While Jet Airways is in dire need for funds, its 24% stakeholder Etihad continues to battle its own financial problems, revealing over a billion in loss in third consecutive year.

Fruitless meeting leaves Jet Airways still without rescue plan

After a meeting of its board members on March 12, 2019, Etihad failed to agree to a provisional debt rescue plan proposed by Jet Airways lenders.

The conditions offered by the lenders included an addition of “two nominee directors from the promoter group of Jet Airways, led by Naresh Goyal”, two people directly aware of the development told Mint. The second point of contention came when Goyal, founder Chairman of Jet Airways, who as a promoter is also in charge of raising investment funds, demanded removal of the perpetuity clause that caps his shareholding to 22%.

Several members of Etihad board, that has a 24% stake in the Indian airline, expressed reservations about the terms proposed by Jet Airways' lenders.

The rescue plan was expected to inject from $231.67 million to $275.10 from a new investor into the airline, as Jet Airways is in dire need for funds. $150 million would come from the lenders, led by the State Bank of India who would raise its stake to 29.5%. Etihad would also bring in from $231.67 million to $275.10, and raise its shareholder to 24.9%.

Half of Jet Airways fleet is currently grounded by lessors due to non-payment of lease rentals. Salaries of several pilots were unpaid, as well as interest payments on its debt.

Etihad’s finance still negative

However, the situation at Etihad might not be ideal for a bailout. The Abu Dhabi-based suffered a net loss in 2018 for the third year in a row, as announced in its financial report, published on March 14, 2019. Those losses have been attributed to the risky investments into foreign airlines.

The company said it reduced its loss in 2018 to $1.28 billion against $1.52 billion a year earlier. Its operational performance improved by 15% against the 7% that were forecasted, with a turnover of $5.86 billion for the year.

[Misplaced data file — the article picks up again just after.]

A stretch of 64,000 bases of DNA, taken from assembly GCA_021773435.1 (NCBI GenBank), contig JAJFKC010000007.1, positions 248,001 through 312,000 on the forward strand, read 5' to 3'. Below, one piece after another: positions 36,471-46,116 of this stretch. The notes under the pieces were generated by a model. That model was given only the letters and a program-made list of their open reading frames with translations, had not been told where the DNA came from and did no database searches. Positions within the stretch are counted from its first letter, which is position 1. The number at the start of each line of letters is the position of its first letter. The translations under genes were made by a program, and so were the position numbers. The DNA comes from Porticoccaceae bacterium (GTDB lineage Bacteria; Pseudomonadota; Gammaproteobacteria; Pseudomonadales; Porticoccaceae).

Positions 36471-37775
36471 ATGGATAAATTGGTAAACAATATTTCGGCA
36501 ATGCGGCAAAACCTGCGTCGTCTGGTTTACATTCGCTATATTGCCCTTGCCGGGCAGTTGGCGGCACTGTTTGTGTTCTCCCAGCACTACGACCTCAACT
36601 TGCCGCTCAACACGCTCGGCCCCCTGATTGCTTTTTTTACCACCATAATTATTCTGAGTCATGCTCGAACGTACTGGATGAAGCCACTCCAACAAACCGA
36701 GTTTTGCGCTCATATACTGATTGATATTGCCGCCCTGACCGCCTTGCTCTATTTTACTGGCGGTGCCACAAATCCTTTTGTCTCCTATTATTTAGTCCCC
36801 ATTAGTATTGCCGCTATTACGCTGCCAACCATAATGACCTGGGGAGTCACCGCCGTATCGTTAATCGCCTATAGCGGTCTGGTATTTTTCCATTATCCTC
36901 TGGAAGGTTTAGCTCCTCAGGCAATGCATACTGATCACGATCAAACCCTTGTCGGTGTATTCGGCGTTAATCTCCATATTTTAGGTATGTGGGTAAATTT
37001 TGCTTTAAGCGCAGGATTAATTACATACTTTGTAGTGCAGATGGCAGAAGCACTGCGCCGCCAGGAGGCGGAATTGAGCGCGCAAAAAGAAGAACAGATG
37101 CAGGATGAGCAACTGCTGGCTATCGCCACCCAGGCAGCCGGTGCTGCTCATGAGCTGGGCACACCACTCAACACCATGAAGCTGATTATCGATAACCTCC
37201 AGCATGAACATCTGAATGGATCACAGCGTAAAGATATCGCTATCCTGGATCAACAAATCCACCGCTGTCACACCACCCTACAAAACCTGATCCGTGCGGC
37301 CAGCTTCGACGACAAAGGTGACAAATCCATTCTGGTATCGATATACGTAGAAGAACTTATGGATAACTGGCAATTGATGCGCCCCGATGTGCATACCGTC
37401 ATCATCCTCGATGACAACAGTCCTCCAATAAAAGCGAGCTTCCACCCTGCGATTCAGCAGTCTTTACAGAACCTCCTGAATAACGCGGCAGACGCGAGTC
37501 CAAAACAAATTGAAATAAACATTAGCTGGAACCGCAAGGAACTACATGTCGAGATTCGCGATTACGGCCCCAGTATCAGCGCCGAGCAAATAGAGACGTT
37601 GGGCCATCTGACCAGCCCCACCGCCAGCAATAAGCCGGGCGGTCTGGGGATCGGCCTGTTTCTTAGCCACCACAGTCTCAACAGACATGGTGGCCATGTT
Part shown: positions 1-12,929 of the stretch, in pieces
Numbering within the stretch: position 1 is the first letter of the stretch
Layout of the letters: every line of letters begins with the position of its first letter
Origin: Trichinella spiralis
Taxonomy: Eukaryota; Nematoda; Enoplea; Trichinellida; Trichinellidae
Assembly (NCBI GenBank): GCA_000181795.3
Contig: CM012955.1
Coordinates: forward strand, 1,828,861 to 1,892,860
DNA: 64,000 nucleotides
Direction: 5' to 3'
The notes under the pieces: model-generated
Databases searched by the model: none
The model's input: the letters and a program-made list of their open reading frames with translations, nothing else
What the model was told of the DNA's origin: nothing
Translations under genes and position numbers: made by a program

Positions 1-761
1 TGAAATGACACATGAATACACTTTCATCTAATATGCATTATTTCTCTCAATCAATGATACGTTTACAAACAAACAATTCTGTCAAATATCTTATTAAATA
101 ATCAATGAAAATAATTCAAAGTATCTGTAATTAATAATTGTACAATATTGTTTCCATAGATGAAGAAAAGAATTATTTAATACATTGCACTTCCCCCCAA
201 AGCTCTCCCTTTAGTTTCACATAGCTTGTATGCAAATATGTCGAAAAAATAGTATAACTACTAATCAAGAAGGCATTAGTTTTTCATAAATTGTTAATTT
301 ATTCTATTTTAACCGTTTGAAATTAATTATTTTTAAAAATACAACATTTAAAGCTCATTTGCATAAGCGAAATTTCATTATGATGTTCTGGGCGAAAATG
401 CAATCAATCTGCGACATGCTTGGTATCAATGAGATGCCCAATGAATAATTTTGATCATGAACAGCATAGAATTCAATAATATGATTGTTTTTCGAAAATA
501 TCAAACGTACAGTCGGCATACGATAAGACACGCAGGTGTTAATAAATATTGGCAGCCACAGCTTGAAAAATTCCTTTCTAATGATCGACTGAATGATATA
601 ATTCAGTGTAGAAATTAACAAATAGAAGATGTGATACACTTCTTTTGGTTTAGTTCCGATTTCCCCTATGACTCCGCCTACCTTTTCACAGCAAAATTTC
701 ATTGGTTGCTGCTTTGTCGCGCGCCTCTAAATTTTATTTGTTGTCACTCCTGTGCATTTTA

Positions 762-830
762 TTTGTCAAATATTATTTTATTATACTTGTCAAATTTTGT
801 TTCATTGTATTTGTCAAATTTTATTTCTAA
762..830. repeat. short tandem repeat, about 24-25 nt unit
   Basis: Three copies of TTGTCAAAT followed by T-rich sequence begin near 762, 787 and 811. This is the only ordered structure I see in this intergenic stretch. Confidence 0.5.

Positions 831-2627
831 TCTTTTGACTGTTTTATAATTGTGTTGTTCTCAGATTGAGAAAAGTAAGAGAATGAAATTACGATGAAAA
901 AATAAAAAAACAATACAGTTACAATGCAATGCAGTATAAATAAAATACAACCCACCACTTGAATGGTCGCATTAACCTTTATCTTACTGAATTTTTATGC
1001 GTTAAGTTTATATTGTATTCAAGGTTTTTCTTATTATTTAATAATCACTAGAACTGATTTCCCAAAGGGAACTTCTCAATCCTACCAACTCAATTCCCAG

Etihad has accumulated losses of $4.67 billion over the last three years, forcing it to give up some aircraft orders.

40 Airbus A350-900s and 2 A350-1000s previously ordered by Etihad Airways were removed from the European manufacturer order log in March 2019, keeping only 20 Airbus A350-1000s and an upcoming contract for 30 A350-900s. As announced in June 2018, Etihad Airways should cancel all or part of its Boeing 777X order.

READ MORE:
 
Etihad Airways could cancel or delay its order of 25 B777X from Boeing as part of its financial strategy. One year after its record loss of $2 billion in 2016, the company still reports a loss of $1.5 billion in its 2017 financial results.
 

Etihad has been undergoing a five-year restructuring process since late 2017 to try to limit its losses. On June 3, 2018, the airline announced it would restructure its operating model. The aviation group was divided in seven business branches under the supervision of CEO Tony Douglas. At the time, Peter Baumgartner who was leading the airline since 2016 stepped down to serve as Senior Strategic Advisor.